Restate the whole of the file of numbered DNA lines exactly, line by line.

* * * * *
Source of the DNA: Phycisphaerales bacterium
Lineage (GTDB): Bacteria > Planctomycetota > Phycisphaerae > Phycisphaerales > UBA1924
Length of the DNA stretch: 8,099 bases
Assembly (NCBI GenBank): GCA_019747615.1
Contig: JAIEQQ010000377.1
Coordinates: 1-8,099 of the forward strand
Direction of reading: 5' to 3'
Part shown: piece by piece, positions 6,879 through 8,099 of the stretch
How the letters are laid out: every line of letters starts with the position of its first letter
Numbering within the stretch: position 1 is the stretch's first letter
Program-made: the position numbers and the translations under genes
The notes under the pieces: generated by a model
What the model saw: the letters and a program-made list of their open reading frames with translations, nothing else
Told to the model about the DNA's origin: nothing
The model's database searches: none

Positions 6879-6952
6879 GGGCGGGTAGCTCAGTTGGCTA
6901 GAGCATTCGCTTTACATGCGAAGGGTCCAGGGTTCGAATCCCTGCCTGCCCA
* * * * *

Source of the DNA: Phycisphaerales bacterium
Lineage (GTDB): Bacteria > Planctomycetota > Phycisphaerae > Phycisphaerales > UBA1924
Length of the DNA stretch: 8,099 bases
Assembly (NCBI GenBank): GCA_019747615.1
Contig: JAIEQQ010000377.1
Coordinates: 1-8,099 of the forward strand
Direction of reading: 5' to 3'
Part shown: piece by piece, positions 6,879 through 8,099 of the stretch
How the letters are laid out: every line of letters starts with the position of its first letter
Numbering within the stretch: position 1 is the stretch's first letter
Program-made: the position numbers and the translations under genes
The notes under the pieces: generated by a model
What the model saw: the letters and a program-made list of their open reading frames with translations, nothing else
Told to the model about the DNA's origin: nothing
The model's database searches: none

Positions 6879-6952
6879 GGGCGGGTAGCTCAGTTGGCTA
6901 GAGCATTCGCTTTACATGCGAAGGGTCCAGGGTTCGAATCCCTGCCTGCCCA